Current News

Earth's surface temperature each year from 1900–2020 compared to the 1981-2020 average, based on temperature histories put together by three different research groups: NOAA (red), University of East Anglia (pink line), and NASA (orange line). All show Earth is warming. (Image courtesy of NOAA Climate.gov, adapted from State of the Climate 2020).

The Earth is Heating Up

The entire planet is feeling the effects of a warming atmosphere and ocean, from Sudan to Siberia, and we are way passed denial or debate. Whether forest and brush fires, or droughts and water shortages, we are all in this together and we need to continue to take the steps needed now to get off of fossil fuels and move to renewables as fast as humanely possible. I think of action in terms of sober optimism and aggressive incrementalism…

Nurdles - plastic "gravel" (by Barbara Agnew CC BY-SA 2.0 via Flickr)

Nurdles: the worst toxic waste you’ve probably never heard of – the Guardian

Excerpts:

Billions of these tiny plastic pellets are floating in the ocean, causing as much damage as oil spills, yet they are still not classified as hazardous…

When the X-Press Pearl container ship caught fire and sank in the Indian Ocean in May, Sri Lanka was terrified that the vessel’s 350 tonnes of heavy fuel oil would spill into the ocean, causing an environmental disaster for the country’s pristine coral reefs and fishing industry.

Classified by the UN as Sri Lanka’s “worst maritime disaster”, the biggest impact was not caused by the heavy fuel oil. Nor was it the hazardous chemicals on board, which included nitric acid, caustic soda and methanol. The most “significant” harm, according to the UN, came from the spillage of 87 containers full of lentil-sized plastic pellets: nurdles…

Kemp's Ridley sea turtle (by Andy Wraithmell, Florida Fish and Wildlife CC BY-ND 2.0)

Endangered sea turtles found on Louisiana islands for first time in 75 years – the Guardian

Excerpt:
For the first time in 75 years, hatchlings of the world’s smallest sea turtle species have been discovered on the Chandeleur Islands, a chain of barrier islands in the Gulf of Mexico off the coast of New Orleans.

The news was particularly uplifting for environmentalists because the hatchlings were Kemp’s ridley sea turtles, an endangered species that also happens to be the world’s smallest sea turtle. The turtles are predominantly found in the Gulf, according to the National Oceanic and Atmospheric Administration.

Sauðárkrókur, Iceland © 2014 D. Shrestha Ross

A Drop in the Ocean – CNN Interactive

Excerpts:

As the world experiences sea level rise, Iceland’s waters are falling — and flowing to the other side of the planet…

Where Iceland gets its name from is no mystery — around a tenth of the country is covered by glaciers. But the Arctic is experiencing the most dramatic temperature rise in the world, and as a result, Iceland is now losing around 10 billion tons of ice each year, according to NASA. At this rate, Iceland could be iceless by 2200….

Betty Tom selecting strands of dried tundra grass for demonstrating how to weave a basket (photo: Ernie Taylor CC BY 2.0)via Flickr).

Patagonia Films: Newtok – Losing ground to climate change, this Alaskan community resolves to save itself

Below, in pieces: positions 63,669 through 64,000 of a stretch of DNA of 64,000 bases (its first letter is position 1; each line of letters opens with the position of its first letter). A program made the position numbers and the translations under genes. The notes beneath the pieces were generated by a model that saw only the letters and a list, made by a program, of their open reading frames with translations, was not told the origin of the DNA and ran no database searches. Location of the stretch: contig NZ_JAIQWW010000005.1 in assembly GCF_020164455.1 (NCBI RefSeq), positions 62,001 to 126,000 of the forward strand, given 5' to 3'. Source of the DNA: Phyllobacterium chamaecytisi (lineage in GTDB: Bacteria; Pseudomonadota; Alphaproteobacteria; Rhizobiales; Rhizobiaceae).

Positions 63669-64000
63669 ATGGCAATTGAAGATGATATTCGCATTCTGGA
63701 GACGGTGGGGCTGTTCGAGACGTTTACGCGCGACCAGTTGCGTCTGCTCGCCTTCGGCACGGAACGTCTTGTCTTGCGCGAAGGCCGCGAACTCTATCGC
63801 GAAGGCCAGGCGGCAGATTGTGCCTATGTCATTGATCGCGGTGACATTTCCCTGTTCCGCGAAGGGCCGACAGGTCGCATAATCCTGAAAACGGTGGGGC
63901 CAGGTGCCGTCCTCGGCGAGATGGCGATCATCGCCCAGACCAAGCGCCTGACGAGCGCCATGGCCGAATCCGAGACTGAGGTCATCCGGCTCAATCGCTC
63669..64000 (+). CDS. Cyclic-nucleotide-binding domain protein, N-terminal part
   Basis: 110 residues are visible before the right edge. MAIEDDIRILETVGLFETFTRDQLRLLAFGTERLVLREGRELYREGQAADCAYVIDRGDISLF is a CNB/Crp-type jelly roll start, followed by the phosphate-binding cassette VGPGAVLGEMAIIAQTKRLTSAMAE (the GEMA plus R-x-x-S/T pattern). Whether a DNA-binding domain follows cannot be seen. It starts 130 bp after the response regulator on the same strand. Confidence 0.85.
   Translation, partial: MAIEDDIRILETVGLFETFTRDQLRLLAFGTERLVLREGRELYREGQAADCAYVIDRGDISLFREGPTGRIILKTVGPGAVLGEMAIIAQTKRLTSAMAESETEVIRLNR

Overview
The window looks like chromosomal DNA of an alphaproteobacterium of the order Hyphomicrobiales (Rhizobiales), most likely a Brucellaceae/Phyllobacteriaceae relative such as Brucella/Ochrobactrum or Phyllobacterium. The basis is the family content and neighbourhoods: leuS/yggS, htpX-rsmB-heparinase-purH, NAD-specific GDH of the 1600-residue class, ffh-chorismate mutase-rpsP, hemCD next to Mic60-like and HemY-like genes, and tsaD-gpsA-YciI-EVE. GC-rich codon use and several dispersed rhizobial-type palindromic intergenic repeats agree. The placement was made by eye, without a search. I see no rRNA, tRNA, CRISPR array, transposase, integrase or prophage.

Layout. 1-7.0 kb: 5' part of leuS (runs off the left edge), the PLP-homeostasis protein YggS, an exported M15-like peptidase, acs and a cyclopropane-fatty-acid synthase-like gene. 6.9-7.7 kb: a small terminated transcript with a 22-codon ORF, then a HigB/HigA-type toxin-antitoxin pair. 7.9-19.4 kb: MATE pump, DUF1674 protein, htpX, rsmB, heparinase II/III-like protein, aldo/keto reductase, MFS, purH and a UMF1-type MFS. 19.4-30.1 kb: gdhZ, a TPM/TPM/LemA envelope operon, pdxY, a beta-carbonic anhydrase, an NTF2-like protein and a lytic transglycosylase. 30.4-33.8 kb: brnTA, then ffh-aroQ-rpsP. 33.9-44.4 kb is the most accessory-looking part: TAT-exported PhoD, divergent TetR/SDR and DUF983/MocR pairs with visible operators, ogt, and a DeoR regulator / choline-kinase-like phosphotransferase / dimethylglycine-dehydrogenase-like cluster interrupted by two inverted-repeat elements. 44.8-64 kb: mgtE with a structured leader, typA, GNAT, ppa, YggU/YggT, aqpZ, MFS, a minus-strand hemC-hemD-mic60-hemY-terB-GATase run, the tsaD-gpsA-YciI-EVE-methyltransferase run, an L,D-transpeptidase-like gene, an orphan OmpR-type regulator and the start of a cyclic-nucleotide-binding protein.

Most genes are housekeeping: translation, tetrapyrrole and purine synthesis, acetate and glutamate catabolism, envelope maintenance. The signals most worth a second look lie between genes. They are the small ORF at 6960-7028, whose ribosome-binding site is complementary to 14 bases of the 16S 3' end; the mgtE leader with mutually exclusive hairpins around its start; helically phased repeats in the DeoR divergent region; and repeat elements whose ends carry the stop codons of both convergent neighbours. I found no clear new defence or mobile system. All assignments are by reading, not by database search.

Water will erase Newtok, Alaska. Built on a delta at the edge of the Bering Sea, the tiny Yup’ik village has been dealing with melting permafrost, river erosion and decaying infrastructure for decades. To keep their culture and community intact, the 360 Yup’ik residents must relocate their entire village to stable ground upriver while facing a federal government that has failed to take appropriate action to combat climate change. In moving their village, they will become some of America’s first climate change refugees. This is a film of a village seeking justice in the face of climate disaster…

The number of Earths needed if the world's population lived like the countries listed (illustration by Statista CC BY-ND)

The Earth Has Limits

Although it may be difficult to imagine because of its size, the Earth does have its limits…

Carbon dioxide in the atmosphere has reached its peak level for 2022, topping out at 421 parts per million. As seen in this graph, that is far higher than any concentration in the past 800,000 years. (Note: kyBCE = thousand years before the current era. The blue curves represent data recovered from Antarctic ice cores. Credit: NOAA Global Monitoring Laboratory)

New CO2 Record Prompts a Scientist to Ask, ‘What’s It Going to Take for Us to Wake Up?’ – Discover Magazine

CO2 levels are now 50 percent higher than in pre-industrial times — a level not seen for 4 million years.

Every year at this time, headlines proclaim that carbon dioxide in the atmosphere has climbed to record high levels. But that really shouldn’t be all that surprising, given that CO2 has risen to a new high every single year but one since direct measurements began in 1958.

Now, however, an arguably more meaningful milestone has been passed.

The Great Barrier Reef, Australia (photo by Kyle Taylor CC BY 2.0 via Flickr).

Great Barrier Reef records highest hard coral cover in 36 years – Reef Builders

The Australian Institute of Marine Science has reported a 36-year coral coverage high across the Great Barrier Reef for 2021/22. The greatest coverage increases were reported in the North and Central regions of the GBR, which is in direct contrast as they have also been the regions worst affected by coral bleaching via rising sea temperatures in recent years. In the Southern region, monitoring found that coral coverage decreased slightly, but that was due to other pressures affecting coral, like Crown of Thorns starfish outbreaks…

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